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Obama endorses Balter for Congress, Mannion and May for NY Senate seats

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Election 2018 Pennsylvania Obama

Former President Barack Obama speaks as he campaigns in support of Pennsylvania candidates in Philadelphia, Friday, Sept. 21, 2018. (AP Photo/Matt Rourke)

Former President Barack Obama has endorsed three Democratic candidates in key central New York congressional and state legislative races. 

In his second round of midterm election endorsements, Obama backed Dana Balter in the 24th Congressional District, John Mannion in the 50th Senate District race and Rachel May in the 53rd Senate District race. 

Balter, D-Syracuse, is challenging Republican U.S. Rep. John Katko in the 24th district race. Katko, R-Camillus, is seeking a third term in Congress. 

On Monday, Balter announced she raised more than $1.5 million in the third quarter of 2018. It's a new fundraising record for a candidate in the Syracuse-area congressional race. 

Mannion, an Advanced Placement biology teacher at West Genesee High School in Camillus, is the Democratic nominee in the 50th district race. He is vying to succeed retiring state Sen. John DeFrancisco, a Republican. The GOP candidate in the race is Onondaga County Comptroller Bob Antonacci.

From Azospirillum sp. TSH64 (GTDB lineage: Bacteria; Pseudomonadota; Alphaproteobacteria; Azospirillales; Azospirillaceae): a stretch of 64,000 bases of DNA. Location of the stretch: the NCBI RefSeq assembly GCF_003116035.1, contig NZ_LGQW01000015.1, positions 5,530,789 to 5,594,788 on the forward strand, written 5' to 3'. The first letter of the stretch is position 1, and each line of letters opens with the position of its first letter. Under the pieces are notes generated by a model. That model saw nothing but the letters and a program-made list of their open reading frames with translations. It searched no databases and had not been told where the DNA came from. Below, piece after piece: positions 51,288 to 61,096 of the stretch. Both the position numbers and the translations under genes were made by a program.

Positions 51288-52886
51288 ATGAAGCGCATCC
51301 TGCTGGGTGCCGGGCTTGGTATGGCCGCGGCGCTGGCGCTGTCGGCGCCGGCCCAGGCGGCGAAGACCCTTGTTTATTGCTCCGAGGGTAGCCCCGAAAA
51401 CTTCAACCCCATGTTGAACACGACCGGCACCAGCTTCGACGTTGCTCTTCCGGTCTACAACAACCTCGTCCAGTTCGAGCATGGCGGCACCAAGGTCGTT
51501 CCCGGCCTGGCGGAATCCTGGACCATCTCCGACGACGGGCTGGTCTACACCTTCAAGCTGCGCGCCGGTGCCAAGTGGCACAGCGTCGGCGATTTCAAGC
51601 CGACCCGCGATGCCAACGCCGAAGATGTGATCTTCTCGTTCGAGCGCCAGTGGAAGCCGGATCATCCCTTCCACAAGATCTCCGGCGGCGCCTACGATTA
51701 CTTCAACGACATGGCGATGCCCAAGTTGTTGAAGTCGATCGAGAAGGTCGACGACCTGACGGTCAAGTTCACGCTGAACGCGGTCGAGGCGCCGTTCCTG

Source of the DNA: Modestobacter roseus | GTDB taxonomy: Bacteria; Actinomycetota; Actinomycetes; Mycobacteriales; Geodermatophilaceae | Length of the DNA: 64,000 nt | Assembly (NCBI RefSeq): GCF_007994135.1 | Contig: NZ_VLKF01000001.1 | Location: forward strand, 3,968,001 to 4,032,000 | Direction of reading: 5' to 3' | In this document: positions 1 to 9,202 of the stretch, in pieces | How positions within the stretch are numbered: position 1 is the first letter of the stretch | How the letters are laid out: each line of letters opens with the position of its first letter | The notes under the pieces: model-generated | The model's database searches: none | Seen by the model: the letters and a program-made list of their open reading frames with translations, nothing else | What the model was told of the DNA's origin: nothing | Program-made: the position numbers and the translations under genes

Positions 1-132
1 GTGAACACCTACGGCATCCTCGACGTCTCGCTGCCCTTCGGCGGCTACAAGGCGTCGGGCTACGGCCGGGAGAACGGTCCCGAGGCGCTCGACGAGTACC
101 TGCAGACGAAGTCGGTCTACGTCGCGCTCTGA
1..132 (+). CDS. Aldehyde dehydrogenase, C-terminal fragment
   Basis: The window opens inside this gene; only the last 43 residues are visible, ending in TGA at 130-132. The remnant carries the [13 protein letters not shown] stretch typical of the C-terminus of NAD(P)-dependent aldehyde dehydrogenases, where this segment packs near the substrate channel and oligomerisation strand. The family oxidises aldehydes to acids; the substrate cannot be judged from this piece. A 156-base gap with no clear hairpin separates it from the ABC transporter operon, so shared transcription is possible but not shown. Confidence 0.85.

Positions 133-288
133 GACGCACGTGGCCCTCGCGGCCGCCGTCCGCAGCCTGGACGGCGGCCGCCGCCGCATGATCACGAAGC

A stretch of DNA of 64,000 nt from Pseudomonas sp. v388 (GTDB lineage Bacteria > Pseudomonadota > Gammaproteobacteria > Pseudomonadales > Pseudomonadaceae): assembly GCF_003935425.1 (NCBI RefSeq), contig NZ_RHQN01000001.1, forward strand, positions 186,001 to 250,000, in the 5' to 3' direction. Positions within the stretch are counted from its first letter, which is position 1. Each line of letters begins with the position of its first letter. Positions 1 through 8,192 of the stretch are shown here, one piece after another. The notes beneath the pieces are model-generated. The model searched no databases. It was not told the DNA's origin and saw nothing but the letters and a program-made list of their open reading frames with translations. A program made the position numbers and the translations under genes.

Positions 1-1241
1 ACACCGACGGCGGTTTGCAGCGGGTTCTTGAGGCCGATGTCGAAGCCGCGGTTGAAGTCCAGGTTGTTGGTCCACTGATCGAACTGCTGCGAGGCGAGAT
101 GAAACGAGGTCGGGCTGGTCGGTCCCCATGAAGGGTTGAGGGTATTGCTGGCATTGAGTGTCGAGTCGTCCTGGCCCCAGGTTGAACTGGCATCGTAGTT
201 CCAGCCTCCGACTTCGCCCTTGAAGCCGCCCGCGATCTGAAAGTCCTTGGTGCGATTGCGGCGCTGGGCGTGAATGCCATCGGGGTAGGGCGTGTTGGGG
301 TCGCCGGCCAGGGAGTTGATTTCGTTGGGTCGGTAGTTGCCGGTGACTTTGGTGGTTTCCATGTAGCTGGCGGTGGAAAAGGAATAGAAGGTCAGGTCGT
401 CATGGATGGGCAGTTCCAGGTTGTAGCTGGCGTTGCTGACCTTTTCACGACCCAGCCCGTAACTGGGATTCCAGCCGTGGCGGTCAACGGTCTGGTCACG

Mannion's campaign noted that in his re-election bid in 2012, Obama won the 50th district by 11 percentage points.

"I am proud to earn President Obama's endorsement and I thank him for supporting my state Senate campaign," Mannion said. "Central New Yorkers are fed up with the chaos and corruption that plagues Albany and Washington. I am running to clean up Albany, grow the central New York economy, and help our communities thrive for generations to come. With President Obama's support, I know we will win in November and help move central New York forward."

May, D-Syracuse, won the Democratic primary in the 53rd Senate District, defeating incumbent state Sen. David Valesky. While Valesky, D-Oneida, will remain on the ballot, he won't actively campaign for re-election. Janet Burman is the Republican candidate in the race. 

In a statement, Obama lauded the Democratic field of candidates as more diverse and acknowledged that more women are running for office this year.  

"They're Americans who aren't just running against something, but for something," he said. "They're running to expand opportunity and restore honor and compassion that should be the essence of public service. I'm proud to endorse so many of them today, and I'm eager to continue making the case for why they deserve our votes this November." 

Obama has been playing an active role on the campaign trail supporting candidates across the country. In his first wave of endorsements, he included two New Yorkers: Antonio Delgado, who is challenging U.S. Rep. John Faso in the 19th Congressional District, and Anna Kaplan, a Democratic candidate for the 7th Senate District seat. 

Obama's role extends beyond the endorsements. He has headlined rallies in California, Ohio and Pennsylvania. He will appear with Democratic candidates ahead of the midterm elections in November. 

This story will be updated


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